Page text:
Osei's been in similar situations before, attending many different school as his father's work dictates. He has experienced how to cope in the past. We see things, unsettlingly, from his perspective. He has worked out who to sit with at lunch, what position to take in sports and what to say or not in school. Through the evil actions of classmate and tyrant, Ian, chaos and the ultimate demise of not only Osei, but also several of the other characters ensues.
The book is short, but powerful. It is well written and very readable; however, the content is disturbing on many levels.
Why rework Shakespeare? I enjoyed this short book, up to a point. The playground drama works well and Chevalier draws the characters excellently. I do wonder why the author chooses to set this schoolyard drama in Washington D.C. in the 1970s. Are sixth grade students aged 15 as the TLS reviewer suggests? Yes, I do feel that I am perhaps being overly critical and felt the playground situations were well handled but the sexual relationships did not resonate with me as being in keeping with sixth graders.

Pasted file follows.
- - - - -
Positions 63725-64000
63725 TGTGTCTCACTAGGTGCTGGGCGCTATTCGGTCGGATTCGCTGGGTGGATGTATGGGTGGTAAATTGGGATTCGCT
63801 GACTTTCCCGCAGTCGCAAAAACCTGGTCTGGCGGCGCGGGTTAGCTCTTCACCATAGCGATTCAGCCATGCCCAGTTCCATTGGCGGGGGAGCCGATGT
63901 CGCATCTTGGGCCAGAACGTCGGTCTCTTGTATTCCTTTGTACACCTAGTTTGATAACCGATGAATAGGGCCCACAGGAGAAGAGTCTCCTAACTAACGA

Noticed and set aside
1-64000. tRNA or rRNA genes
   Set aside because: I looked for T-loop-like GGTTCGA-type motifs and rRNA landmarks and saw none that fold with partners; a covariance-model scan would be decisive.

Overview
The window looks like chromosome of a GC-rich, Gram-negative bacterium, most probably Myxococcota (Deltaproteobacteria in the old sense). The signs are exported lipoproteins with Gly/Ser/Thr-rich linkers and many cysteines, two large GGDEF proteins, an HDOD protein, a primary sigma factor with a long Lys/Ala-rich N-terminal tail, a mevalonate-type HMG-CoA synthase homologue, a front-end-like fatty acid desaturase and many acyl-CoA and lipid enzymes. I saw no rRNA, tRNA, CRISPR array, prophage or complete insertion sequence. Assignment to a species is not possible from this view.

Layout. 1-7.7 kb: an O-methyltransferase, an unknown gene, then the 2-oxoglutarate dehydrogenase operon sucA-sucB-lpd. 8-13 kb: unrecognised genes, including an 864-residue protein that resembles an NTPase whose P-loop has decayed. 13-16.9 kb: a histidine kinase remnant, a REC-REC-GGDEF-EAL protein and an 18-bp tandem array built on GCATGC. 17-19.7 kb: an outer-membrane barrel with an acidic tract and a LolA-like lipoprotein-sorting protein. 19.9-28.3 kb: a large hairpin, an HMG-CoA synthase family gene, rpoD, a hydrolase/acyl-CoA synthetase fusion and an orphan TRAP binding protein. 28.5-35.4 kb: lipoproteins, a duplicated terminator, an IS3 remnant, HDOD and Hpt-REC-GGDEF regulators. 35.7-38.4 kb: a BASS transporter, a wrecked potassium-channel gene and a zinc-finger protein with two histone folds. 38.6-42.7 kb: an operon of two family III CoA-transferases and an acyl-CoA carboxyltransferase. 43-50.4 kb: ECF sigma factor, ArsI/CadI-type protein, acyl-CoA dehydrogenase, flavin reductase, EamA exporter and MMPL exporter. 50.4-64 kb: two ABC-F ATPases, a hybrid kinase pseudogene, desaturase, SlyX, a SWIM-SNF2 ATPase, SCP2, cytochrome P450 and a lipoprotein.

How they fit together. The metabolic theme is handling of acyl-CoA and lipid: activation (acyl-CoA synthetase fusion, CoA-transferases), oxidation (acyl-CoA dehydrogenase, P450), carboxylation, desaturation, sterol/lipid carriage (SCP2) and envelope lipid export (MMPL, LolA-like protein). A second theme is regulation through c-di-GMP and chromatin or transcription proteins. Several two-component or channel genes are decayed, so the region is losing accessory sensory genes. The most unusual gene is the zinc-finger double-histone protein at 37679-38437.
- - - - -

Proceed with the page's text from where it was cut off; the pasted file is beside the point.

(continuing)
This book provoked much discussion and would be an great addition to a secondary school library.
We received copies of this book from the noticeboard and as many of our group were familiar with Tracy's other works we where intrigued to see what this was like.
For some it wasn't what they were expecting but all enjoyed it and it led to lots of lively discussion.
We liked the setting and could identify with the characters drawing from our own and children's experiences of school ground politics. We decided it would be a great way to engage teenagers in some difficult subject areas such as race discrimination, jealously and relationships. We can highly recommend it as a group read , if your groups likes a good starting point for debate.